uses smells or other chemicals to communicate
having markings, coloration, shapes, or other features that cause an animal to be camouflaged in its natural environment; being difficult to see or otherwise detect.
particles of organic material from dead and decomposing organisms. Detritus is the result of the activity of decomposers (organisms that decompose organic material).
animals which must use heat acquired from the environment and behavioral adaptations to regulate body temperature
union of egg and spermatozoan
a method of feeding where small food particles are filtered from the surrounding water by various mechanisms. Used mainly by aquatic invertebrates, especially plankton, but also by baleen whales.
mainly lives in water that is not salty.
An animal that eats mainly plants or parts of plants.
having a body temperature that fluctuates with that of the immediate environment; having no mechanism or a poorly developed mechanism for regulating internal body temperature.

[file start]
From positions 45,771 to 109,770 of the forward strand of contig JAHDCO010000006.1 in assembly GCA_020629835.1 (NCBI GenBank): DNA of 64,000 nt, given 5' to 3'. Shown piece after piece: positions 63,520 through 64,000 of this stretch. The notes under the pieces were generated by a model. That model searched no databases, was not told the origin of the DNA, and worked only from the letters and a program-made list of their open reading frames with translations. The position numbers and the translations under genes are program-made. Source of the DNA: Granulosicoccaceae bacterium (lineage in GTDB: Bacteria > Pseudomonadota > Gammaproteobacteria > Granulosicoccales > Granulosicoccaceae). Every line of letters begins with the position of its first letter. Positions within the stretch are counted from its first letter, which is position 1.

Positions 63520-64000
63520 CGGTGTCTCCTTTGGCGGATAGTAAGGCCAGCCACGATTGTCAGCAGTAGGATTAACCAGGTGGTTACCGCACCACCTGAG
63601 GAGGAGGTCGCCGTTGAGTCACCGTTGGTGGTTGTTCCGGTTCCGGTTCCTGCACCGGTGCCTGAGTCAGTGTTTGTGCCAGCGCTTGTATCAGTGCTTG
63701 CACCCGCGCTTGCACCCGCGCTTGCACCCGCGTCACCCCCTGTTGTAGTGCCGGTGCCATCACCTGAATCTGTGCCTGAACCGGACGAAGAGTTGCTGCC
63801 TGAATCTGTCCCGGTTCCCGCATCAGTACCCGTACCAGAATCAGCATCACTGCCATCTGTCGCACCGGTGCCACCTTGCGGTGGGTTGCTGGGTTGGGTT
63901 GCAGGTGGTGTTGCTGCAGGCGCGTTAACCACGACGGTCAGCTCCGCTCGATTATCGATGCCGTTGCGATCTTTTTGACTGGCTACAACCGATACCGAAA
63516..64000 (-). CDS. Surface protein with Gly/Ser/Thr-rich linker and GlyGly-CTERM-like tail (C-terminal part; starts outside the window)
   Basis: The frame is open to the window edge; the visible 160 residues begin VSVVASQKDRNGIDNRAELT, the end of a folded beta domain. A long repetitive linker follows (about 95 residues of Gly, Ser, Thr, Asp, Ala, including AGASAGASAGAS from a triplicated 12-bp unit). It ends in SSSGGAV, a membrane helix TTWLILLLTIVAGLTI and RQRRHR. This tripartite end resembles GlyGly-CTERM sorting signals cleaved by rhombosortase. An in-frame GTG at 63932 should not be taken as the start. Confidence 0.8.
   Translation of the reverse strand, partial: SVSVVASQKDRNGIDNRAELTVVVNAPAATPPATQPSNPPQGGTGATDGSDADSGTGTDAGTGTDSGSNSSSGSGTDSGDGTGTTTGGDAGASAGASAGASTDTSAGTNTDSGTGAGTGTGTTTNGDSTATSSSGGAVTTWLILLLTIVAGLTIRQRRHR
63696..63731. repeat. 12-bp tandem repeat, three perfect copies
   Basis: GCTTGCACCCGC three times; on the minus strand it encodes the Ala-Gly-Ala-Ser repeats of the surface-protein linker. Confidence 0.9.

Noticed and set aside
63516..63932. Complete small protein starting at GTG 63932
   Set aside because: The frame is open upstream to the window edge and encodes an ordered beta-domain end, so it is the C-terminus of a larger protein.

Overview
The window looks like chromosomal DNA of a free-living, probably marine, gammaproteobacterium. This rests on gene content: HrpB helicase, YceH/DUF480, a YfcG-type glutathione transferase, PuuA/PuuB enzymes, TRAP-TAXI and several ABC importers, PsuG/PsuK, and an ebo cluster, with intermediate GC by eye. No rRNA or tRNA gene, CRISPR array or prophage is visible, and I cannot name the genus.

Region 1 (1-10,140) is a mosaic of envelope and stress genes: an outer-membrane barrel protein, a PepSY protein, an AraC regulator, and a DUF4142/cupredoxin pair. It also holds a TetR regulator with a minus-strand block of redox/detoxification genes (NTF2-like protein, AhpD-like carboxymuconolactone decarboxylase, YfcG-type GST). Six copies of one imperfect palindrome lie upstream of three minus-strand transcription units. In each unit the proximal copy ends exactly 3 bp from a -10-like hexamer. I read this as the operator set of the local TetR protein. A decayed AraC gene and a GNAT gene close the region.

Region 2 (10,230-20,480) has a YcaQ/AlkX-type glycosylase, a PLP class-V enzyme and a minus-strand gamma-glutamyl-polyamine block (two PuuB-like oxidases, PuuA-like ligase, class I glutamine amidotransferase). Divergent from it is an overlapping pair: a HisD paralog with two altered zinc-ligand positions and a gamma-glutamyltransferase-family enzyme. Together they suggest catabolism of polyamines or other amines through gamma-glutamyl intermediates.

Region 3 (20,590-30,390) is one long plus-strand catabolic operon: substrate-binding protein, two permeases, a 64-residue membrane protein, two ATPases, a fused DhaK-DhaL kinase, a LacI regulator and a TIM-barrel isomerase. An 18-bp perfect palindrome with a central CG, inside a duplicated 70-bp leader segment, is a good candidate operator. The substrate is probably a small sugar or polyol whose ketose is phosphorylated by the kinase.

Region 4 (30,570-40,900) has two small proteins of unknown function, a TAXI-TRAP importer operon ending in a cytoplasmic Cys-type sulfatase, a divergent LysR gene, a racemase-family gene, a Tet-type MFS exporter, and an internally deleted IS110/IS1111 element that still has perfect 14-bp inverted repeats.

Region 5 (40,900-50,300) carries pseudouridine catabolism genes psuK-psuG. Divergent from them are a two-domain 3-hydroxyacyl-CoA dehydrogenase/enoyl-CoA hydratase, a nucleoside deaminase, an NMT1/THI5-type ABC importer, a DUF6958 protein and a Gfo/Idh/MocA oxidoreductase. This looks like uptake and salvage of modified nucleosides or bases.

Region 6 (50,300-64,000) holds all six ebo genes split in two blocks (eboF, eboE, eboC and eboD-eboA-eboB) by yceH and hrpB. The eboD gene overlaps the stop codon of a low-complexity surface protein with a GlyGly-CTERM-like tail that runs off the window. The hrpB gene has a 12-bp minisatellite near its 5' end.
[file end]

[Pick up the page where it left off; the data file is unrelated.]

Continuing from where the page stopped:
- internal fertilization
fertilization takes place within the female's body
A large change in the shape or structure of an animal that happens as the animal grows. In insects, "incomplete metamorphosis" is when young animals are similar to adults and change gradually into the adult form, and "complete metamorphosis" is when there is a profound change between larval and adult forms. Butterflies have complete metamorphosis, grasshoppers have incomplete metamorphosis.
- native range
the area in which the animal is naturally found, the region in which it is endemic.
reproduction in which eggs develop within the maternal body without additional nourishment from the parent and hatch within the parent or immediately after laying.
an organism that obtains nutrients from other organisms in a harmful way that doesn't cause immediate death
the kind of polygamy in which a female pairs with several males, each of which also pairs with several different females.
- seasonal breeding
breeding is confined to a particular season